German car maker BMW is many things: manufacturer of luxury cars and motorcycles; a prestigious brand name famous around the world; a sponsor of major sporting events; and a giant corporation with a reputation for efficiency.
You can now add Windows 7 early adopter to that list.
The Munich-based auto giant, whose headquarters is considered an architectural icon in Europe, has 100,000 employees in 250 locations in countries as diverse as Germany, South Africa, the United States and China. On average, BMW manufactures between 1 million and 1.5 million vehicles each year.
Within this vast environment, with users ranging from auto engineers to salespeople, sits 85,000 Windows machines.
BMW has been running Windows XP in its broad client environment since 2001. Happy with XP, the automaker passed on Windows Vista, so its planning for Windows 7 started early, says Bernhard Huber, BMW's head of IT workplace systems.
Huber's department is responsible for the purchase, operation and support of all of devices such as PCs, phones and printers, as well as its corporate applications like email, telephony and video conferencing.
"We identified a lot of functional and monetary benefits of Windows 7 early on," says Huber, adding that BMW first started testing the Windows 7 beta in the first quarter of this year and has increased the number of pilot users since the RTM (release to manufacturing) version of Windows 7 became available in late July.
"It is expected that 200 to 500 key users will participate in the pilot programme until the end of 2009," he says.
Huber mentioned that BMW IT will increase compatibility testing with 5000 users in a production environment in 2010, after which the rollout of Windows 7 on all machines at BMW will begin in 2011, probably around the launch of Windows 7 Service Pack 1.
Huber says two areas where Windows 7 will make life easier for BMW employees is with the redesigned user interface and improved memory management.
The desktop features of the new OS, such as the revamped taskbar, are not usually mentioned as enterprise benefits. However, Huber envisions improved worker productivity with features like thumbnail previews, which allows for quicker switching between applications.
Huber also expects Windows 7 will further promote efficiency via its speedier startup times and improved memory management.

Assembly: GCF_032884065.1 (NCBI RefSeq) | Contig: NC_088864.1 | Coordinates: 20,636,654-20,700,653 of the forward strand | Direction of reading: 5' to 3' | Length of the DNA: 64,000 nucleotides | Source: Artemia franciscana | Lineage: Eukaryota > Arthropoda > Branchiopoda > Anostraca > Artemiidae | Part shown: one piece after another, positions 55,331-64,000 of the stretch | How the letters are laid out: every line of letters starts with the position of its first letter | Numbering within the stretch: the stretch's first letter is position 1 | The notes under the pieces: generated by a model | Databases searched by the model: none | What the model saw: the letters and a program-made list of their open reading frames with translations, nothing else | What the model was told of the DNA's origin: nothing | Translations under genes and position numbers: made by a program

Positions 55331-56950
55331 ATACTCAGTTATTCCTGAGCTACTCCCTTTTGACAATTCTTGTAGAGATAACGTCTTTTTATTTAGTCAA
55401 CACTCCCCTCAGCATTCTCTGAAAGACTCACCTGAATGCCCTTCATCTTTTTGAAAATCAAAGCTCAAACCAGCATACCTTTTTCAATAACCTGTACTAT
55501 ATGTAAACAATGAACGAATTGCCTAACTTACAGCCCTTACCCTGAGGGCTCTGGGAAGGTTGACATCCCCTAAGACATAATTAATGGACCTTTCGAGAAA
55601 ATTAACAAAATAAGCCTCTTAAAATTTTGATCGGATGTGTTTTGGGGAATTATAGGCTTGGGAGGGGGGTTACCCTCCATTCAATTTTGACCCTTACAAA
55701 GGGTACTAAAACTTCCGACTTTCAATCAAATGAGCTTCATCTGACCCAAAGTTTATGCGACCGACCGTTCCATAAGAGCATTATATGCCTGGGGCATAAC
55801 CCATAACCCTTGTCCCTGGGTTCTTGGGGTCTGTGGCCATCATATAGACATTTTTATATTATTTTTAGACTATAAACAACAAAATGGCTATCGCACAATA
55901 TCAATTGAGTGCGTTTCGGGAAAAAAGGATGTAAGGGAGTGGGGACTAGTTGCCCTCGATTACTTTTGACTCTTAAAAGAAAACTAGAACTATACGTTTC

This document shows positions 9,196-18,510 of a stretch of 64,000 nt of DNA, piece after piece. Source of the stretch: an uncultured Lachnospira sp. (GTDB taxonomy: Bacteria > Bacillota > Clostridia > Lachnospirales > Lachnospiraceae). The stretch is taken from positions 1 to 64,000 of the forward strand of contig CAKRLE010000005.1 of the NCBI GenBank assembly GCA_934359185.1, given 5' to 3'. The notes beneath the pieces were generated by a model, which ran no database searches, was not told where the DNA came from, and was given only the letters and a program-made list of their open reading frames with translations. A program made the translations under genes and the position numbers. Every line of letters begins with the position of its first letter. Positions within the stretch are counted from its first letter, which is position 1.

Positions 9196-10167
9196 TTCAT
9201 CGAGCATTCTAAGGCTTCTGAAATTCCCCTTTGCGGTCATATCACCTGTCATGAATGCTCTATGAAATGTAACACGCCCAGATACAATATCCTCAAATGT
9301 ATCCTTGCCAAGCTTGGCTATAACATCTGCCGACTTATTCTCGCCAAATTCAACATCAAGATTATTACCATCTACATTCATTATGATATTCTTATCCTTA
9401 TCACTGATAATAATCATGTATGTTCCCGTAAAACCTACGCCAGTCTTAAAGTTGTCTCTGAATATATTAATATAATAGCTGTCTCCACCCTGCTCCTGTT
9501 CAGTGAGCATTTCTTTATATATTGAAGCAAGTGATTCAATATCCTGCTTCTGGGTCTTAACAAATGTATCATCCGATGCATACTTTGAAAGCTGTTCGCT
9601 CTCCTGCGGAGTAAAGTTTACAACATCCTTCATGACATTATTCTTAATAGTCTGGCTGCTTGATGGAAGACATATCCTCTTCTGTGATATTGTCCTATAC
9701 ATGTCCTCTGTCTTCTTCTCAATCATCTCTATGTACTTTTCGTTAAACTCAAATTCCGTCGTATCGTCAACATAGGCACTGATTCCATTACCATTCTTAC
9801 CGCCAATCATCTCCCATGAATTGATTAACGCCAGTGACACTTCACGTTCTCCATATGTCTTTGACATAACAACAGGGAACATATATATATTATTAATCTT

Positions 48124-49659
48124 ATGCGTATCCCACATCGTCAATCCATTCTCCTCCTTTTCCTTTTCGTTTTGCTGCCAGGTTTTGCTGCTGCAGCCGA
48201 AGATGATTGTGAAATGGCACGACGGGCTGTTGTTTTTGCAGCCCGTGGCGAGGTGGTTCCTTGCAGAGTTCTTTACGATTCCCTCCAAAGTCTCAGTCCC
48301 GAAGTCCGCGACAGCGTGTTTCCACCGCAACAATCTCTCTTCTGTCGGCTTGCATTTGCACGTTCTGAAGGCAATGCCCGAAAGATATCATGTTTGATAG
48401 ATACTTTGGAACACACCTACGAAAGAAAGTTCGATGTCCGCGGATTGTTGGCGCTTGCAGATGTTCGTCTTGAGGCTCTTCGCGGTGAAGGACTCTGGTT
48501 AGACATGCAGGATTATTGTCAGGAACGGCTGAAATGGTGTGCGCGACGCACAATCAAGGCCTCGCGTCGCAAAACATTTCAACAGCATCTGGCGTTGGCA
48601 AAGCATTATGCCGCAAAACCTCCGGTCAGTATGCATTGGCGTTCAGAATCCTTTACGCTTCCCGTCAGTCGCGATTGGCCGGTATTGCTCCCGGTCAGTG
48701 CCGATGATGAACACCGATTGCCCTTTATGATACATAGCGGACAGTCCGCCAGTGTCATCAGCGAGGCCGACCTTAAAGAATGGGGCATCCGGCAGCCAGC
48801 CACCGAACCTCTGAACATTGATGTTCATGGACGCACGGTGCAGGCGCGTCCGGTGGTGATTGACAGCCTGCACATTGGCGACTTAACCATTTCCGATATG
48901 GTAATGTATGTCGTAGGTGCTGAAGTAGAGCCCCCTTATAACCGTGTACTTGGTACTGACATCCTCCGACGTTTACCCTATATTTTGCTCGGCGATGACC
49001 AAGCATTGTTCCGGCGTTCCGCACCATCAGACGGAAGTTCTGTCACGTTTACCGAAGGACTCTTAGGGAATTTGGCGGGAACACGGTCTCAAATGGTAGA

"Windows 7 uses its resources well and starts the applications perceptibly fast," he says. "This will make the upgrade from Windows XP to Windows 7 easier than it would have been with Vista."
Huber adds that BMW will be using XP Mode, a free virtualisation feature for enterprises in Windows 7 that runs older XP-only applications through a Microsoft virtual machine containing a licensed copy of Windows XP SP3.
"With the help of application virtualisation features like XP Mode, whatever software we have that is still not compatible with Windows 7 can be further used as we roll out the new OS. We can migrate legacy applications immediately and establish Windows 7 readiness later," he says.
Huber's department is also responsible for connecting PCs, phones and other devices to the corporate network and handling the patch management and security of all devices and applications.
BMW plans to utilize the Windows 7 security and networking enterprise features that work with Windows Server 2008 R2, which will release the same time as the client OS. Huber says that plans to deploy Windows Server 2008 R2 are well under way in order to use "the full potential of Windows 7."
Huber highlights features tailored for BMW's mobile workers such as DirectAccess, a networking tool that eliminates the need for VPNs, BranchCache, which speeds up networks in remote offices by caching files locally, and BitLocker To Go, an encryption feature that protects portable devices such as thumb drives and external hard drives.
"These features will give BMW IT more efficient remote management abilities and will replace third-party products which must be purchased," he says.
Huber says BMW is also hoping its diverse user base will benefit from the improved Remote Assistance functions in Windows 7. Remote Assistance, a long-time Windows tech support tool that allows an IT expert to connect to a user's computer to fix problems directly, has a new feature in Windows 7 called "Easy Connect" that simplifies the process of connecting IT experts to distressed users.
"The improved Remote Assistance functions permit quicker failure analysis and will reduce downtime," he says.
Huber says he's confident that Windows 7 will be as reliable as Windows XP once it is fully rolled out at BMW.
"The new and extended features of Windows 7 such as DirectAccess and Remote Assistance and application virtualisation will play an integral part in our roadmap to have a highly automated client environment," he says.
Huber expects support costs per client to go down as employees use Windows 7 to log on, navigate and get technical support quicker. He also points to improved energy management in Windows 7 that will lower the amount of electrical power needed.
Huber's hope is that Windows 7 will help BMW maintain a cost-effective IT business. To measure this goal, he gathered consensus from local (German) and foreign colleagues from different departments at BMW about their business needs as they relate to a Windows upgrade.
"Because of this, our IT organisation is conserving as many resources as possible and a lot of the Windows 7 deployment will be done parallel to the daily business," he says.
Huber adds proudly that in comparison to BMW's competitors, "we have achieved a leading position in cost-effective IT operations."